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Book News

A well-chosen mix of tales about 'The Greatest'

'The Muhammad Ali Reader'
Edited by Gerald Early

William Morrow and Co., $15.95

Review by L.D. Meagher

(CNN) -- For nearly 40 years, some of America's most gifted writers have been drawn to examine a single subject. Joyce Carol Oates, Norman Mailer, Hunter S. Thompson, Tom Wolfe, Gay Talese and many more have served as literary moths circling the blazing light of the man known as "The Greatest." Their words have been brought together in an extraordinary volume, "The Muhammad Ali Reader".

Editor Gerald Early demonstrates his keen academic eye in his selections for the book. At the same time, his own admiration for their subject shines from every page.

Not all of the 32 essays collected in "The Muhammad Ali Reader" offer a flattering portrait of the man whose shadow still looms over the boxing world. But each reveals a facet of the singular character who refused to be bound by the constraints of his chosen profession. There is Cassius Clay, the brash loudmouth who defied all boxing conventions. There is Muhammad Ali, proselytizer for the Nation of Islam and resister of the Vietnam-era military draft. Those are the sides of the man we expect to read about.

There is also Ali in private, during unguarded moments waiting for his next bout, or traveling the country, or puttering around his farm in Michigan or sitting on the sofa at his mother's house in Louisville. What emerges is a man both more simple and more complex than his various public personae. The essays are arranged chronologically, and offer glimpses of Ali from his first appearance at Madison Square Garden to his life today, afflicted by a disease that may have robbed him of his unique voice but has not affected his dignity.

A nearly random sampling may help capture the flavor of the book. In 1964, Leroi Jones (Imamu Baraka) described the champ this way:

"Clay is not a fake, and even his blustering and playground poetry are valid; they demonstrate that a new and more complicated generation has moved onto the scene."

The sentiment was echoed six years later by Jimmy Cannon:

"The athlete of the decade has to be Cassius Clay, who is now Muhammad Ali. He is all that the sixties were. It is as though he were created to represent them. In him is all the trouble and the wildness and the hysterical gladness and the nonsense and the rebellion and the conflicts of race and the yearning for bizarre religions and the cult of the put-on and the changed values that altered the world and the feeling about Vietnam in the generation that ridicules what their parents cherish."

Few of the essays actually decribe Ali's exploits in the ring. Early expects the reader to know how Cassius Clay won his first title by decking Sonny Liston and how he lost it for defying his government's order to enter the military. He assumes the reader knows about his exile from boxing and how his return was marred by losses to Joe Frazier and Ken Norton. In a 1975 Playboy Interview, Ali spends vastly more time espousing the beliefs of Elijah Muhammad than he does recounting the George Foreman fight. The "Thrilla in Manila" serves only as a backdrop for a rumination on Ali's place in boxing history. Of his later bouts, the less said the better.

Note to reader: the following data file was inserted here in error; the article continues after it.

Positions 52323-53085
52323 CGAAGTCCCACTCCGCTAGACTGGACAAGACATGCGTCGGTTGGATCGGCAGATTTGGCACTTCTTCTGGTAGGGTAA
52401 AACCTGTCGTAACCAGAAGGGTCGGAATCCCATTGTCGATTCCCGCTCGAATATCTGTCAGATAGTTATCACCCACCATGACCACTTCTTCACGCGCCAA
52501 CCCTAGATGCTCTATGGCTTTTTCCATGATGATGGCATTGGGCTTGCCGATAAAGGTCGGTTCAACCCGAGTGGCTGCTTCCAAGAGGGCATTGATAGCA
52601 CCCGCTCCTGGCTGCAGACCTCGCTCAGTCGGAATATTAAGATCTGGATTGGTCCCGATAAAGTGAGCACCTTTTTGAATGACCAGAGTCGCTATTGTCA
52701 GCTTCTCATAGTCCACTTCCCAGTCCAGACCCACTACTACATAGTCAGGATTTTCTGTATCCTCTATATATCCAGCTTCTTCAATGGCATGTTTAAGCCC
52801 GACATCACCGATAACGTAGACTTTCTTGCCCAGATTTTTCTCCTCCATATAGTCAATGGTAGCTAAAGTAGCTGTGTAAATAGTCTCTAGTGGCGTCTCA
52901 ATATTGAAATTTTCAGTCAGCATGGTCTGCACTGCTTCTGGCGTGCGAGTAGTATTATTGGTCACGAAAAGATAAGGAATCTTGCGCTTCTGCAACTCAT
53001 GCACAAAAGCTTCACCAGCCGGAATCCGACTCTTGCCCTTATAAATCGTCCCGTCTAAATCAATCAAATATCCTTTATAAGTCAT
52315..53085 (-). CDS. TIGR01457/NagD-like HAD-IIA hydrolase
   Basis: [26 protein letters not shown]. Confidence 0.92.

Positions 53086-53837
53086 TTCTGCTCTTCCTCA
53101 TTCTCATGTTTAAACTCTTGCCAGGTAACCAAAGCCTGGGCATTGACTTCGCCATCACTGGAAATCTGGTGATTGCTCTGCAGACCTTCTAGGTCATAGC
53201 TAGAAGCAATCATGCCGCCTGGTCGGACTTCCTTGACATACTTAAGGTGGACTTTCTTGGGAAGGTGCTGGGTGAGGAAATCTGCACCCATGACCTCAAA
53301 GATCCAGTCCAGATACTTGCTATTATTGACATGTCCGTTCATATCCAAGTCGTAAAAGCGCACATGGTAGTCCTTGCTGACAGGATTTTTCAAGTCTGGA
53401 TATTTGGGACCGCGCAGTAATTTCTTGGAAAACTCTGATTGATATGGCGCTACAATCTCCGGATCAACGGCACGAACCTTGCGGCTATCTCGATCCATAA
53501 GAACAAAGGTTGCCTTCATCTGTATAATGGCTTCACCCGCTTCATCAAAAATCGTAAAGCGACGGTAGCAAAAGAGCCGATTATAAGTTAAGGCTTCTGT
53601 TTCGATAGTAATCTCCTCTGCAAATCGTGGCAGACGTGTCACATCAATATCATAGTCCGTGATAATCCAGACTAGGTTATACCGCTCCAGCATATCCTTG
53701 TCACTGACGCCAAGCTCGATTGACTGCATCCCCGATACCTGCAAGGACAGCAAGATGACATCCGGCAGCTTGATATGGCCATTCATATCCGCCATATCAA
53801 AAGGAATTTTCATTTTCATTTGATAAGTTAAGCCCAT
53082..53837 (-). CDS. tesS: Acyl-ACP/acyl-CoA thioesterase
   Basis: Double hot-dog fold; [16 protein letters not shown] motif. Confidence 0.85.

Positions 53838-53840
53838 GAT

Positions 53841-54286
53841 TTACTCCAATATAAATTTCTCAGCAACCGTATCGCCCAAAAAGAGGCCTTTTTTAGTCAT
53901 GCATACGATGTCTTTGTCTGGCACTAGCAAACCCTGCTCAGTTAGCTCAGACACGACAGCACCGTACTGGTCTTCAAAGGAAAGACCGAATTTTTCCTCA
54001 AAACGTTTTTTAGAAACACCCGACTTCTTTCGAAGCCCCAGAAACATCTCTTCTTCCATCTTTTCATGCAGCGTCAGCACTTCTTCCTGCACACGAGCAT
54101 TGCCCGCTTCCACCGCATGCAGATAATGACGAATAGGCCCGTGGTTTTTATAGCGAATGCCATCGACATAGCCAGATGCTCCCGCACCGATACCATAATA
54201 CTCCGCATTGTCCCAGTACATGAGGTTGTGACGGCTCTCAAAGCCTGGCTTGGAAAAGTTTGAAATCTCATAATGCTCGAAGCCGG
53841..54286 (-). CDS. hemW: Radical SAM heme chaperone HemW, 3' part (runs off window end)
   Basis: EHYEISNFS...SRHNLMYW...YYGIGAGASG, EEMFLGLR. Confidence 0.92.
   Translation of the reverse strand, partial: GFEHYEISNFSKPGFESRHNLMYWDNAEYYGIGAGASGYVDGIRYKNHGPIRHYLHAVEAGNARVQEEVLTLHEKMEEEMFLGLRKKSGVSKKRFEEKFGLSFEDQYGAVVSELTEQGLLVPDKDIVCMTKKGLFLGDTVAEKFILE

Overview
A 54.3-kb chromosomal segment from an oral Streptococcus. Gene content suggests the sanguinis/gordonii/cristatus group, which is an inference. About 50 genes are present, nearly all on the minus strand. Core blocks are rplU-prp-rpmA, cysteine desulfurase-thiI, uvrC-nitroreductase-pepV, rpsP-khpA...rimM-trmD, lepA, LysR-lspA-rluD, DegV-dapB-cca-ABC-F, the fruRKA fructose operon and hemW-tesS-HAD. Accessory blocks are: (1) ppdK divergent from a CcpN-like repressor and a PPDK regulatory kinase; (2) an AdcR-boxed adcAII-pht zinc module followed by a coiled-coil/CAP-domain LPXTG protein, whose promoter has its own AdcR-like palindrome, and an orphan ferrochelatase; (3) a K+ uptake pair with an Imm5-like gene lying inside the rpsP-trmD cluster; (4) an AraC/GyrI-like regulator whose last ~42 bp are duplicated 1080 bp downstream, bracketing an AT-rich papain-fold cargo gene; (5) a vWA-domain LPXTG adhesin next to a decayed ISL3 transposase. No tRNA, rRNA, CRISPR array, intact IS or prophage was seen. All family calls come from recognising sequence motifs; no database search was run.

Sprinkled among the literati are the observations of some men with a deeper understanding of what Ali faced, inside the ring and out. Jackie Robinson, Floyd Patterson and Jose Torres offer insights from their unique perspectives as ex-athletes. They provide a counterpoint to the more cerebral approach of, say, a Norman Mailer, who offers his reflections on the first Ali-Frazier match.

"It can, in fact, be said that heavyweights are always the most lunatic of prizefighters. The closer a heavyweight comes to the championship, the more natural it is for him to be a little bit insane, secretly insane, for the heavyweight champion of the world is either the toughest man in the world or he is not, but there is a real possibility he is. It is like being the big toe of God. You have nothing to measure yourself by."

Hunter S. Thompson profiled Ali when he lost his title to Leon Spinks:

"Ali was doing most of the talking: His mind seemed to be sort of wandering around and every once in a while taking a quick bite out of anything that caught his interest, like a good-humored wolverine ... There was no talk about boxing, as I recall."

"The Muhammad Ali Reader" is a fascinating collection of essays about a man who continues to fascinate us. From the sea of verbiage by and about Muhammad Ali, Gerald Early has chosen well.

L.D. Meagher is a senior writer at CNN Headline News. He has worked in broadcasting for 30 years.

Review of 'More Than A Champion'
August 31, 1998
Salon review: 'King of the World: Muhammad Ali and the Rise of an American Hero'
November 13, 1998
Ali's robe draws highest bid in auction
October 19, 1997

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